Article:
This show comes from CBS's new producing 'star', Whitney Cummings, advertisers and execs were clamouring over this three camera, laughter track sitcom after the pilot, heralding it the season's 'breakout' hit. So, no pressure.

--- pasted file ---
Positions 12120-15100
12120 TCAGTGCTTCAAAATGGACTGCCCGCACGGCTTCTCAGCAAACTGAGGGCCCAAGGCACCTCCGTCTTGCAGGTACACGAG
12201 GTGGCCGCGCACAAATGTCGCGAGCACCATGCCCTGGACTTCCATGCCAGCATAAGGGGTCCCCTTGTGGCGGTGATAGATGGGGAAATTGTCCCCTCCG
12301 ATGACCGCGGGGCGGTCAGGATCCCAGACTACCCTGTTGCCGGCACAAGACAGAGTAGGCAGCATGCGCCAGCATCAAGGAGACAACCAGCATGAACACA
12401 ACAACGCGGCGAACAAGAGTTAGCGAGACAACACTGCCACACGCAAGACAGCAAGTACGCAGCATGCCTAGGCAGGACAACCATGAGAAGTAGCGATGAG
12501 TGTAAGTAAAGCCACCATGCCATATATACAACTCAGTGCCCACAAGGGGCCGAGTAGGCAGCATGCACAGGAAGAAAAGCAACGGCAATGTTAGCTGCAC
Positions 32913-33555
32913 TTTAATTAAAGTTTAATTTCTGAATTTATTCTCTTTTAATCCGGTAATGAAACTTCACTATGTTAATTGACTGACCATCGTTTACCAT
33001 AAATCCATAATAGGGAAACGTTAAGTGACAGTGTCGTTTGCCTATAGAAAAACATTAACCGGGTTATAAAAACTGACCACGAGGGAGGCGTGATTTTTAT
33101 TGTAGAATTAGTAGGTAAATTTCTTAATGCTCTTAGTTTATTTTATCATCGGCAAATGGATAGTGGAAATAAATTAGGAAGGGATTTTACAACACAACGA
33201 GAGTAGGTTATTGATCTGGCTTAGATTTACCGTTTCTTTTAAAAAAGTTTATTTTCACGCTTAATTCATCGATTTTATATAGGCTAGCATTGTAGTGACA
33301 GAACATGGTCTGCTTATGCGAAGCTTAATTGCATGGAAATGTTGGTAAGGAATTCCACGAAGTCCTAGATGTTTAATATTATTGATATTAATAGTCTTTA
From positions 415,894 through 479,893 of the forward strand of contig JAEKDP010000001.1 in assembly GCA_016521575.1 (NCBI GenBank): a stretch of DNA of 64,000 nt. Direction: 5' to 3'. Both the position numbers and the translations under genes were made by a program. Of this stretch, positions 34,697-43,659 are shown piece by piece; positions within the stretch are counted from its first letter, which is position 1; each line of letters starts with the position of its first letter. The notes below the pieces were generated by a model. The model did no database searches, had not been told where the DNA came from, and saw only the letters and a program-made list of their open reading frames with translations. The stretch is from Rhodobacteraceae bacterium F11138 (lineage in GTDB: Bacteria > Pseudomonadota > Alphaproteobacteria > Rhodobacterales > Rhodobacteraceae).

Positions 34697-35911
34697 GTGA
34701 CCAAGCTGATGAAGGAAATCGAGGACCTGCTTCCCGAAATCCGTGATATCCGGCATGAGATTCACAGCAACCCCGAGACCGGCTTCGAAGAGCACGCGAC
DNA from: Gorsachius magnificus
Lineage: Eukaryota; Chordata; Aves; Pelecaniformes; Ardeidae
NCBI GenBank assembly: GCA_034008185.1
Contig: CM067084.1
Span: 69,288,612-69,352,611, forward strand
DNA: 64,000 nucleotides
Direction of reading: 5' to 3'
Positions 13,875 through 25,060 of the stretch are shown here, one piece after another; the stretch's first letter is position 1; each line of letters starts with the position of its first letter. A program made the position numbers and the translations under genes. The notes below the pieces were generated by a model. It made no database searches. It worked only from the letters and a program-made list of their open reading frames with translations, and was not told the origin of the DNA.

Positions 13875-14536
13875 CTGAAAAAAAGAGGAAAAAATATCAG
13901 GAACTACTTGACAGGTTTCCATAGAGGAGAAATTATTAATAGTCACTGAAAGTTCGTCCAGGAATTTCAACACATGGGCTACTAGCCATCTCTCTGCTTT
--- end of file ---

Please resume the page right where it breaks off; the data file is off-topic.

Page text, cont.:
This show comes from CBS's new producing 'star', Whitney Cummings, advertisers and execs were clamouring over this three camera, laughter track sitcom after the pilot, heralding it the season's 'breakout' hit. So, no pressure. Of course, this first episode has to get all the scene-setting out of the way, which is a necessity for this kind of mis-matched buddy concept. Thinking about the 'great sitcoms' recently it did seem to me that most of them drop you in with the situation already firmly established, look at; Fawlty Towers, Seinfeld, The Office, the relationships are all established before we meet the characters, and it is the situations we find them in that provide the comedy, hey, let's shorten that and call it a sit-com. Ahem. The most major flaw of this first episode of 2 Broke Girls is that it is a first episode, it has to set things up, and sometimes the set-up is the least interesting part of a story. So, what is the 'hook'? Max (Kat Dennings) is a waitress at a flea-pit diner, that in a bizarre side note used to be owned by the Russian mob, run by Han Lee (Matthew Moy) - looking to 'Americanize' himself prior to a citizenship test he's changed his first name to 'Bryce' in one of the better earlier gags - and with a lecherous Russian cook called Oleg (Jonathan Kite) and Earl the cashier (Garrett Morris). After Max's co-waitress is fired Han hires the ex-socialite Caroline (Beth Behrs), who is the daughter of a disgraced billionaire and has had all her assets frozen. Max instantly takes a dislike to this stylishly dressed, prissy, immaculately groomed colleague-to-be, but through a series of circumstances winds up with her as a begrudging friend, co-worker, house-mate and business partner in the show's coda that - along with an end titlecard tally of how much money the girl's have - forms the basis of the running goal, that will undoubtedly go up and down depending on the series' success. It's hard to tell from this episode whether the show has the ability to really run, the key factor though is the relationship between Max and Caroline and this is the show's one saving grace, despite playing crudely drawn archetypes of streetwise and spoilt the two actresses both manage to bring something to their roles. Dennings has a quirky way with line delivery that is at turns self-deprecating and throwaway, offering a derisive giggle after a slightly ropey gag that somehow manages to raise the gag's enjoyability as Dennings is pretty much saying 'Yeah, that was a bit lame, but I know it' and oddly that's respectable and, well, as far as my humour goes, pretty relatable. Behrs meanwhile manages to make her character utterly sympathetic, not pushing the 'Eew, poor people!' angle as much as others might, most of her sneering is done with a similarly knowing wink, and when the two girls are on screen together they have a relaxed, genuine banter that manages to smooth the edges off of a somewhat cliched situation. Some of the jokes and characters, at least within the crammed confines of this light, breezy 20 minute debut fall by the wayside or just come off as out-of-place. Earl just pipes up with contemporary pop-culture one-liners that generally fall flat, Oleg is very two-dimensional but will probably emerge as the character that develops 'a heart' and Robbie (Noah Mills) is a jerk boyfriend of Max's who hopefully won't be returning in future episodes. By far the most successful supporting character is Brooke Lyons as Peach, a high society girl who has two babies (Brad and Angelina) that Max babysits, her gaze is constantly focused on her touch-screen phone and she's delightfully out of touch with reality, when overcome by a 'mothering' vibe she asks Max to pass her one of her babies and then responds; 'No, not that one, the good one.' The baby then delivers the best deadpan look of the show! Less successful and more gimmicky - and hopefully just a closing gag - is the presence of a horse in Max's garden, it even gives the camera a withering look too. The show is not the runaway success that the (admittedly studio level) hype seemed to suggest but it does, at the very least, have some potential with regards to the two leads who make the most of slightly stale material.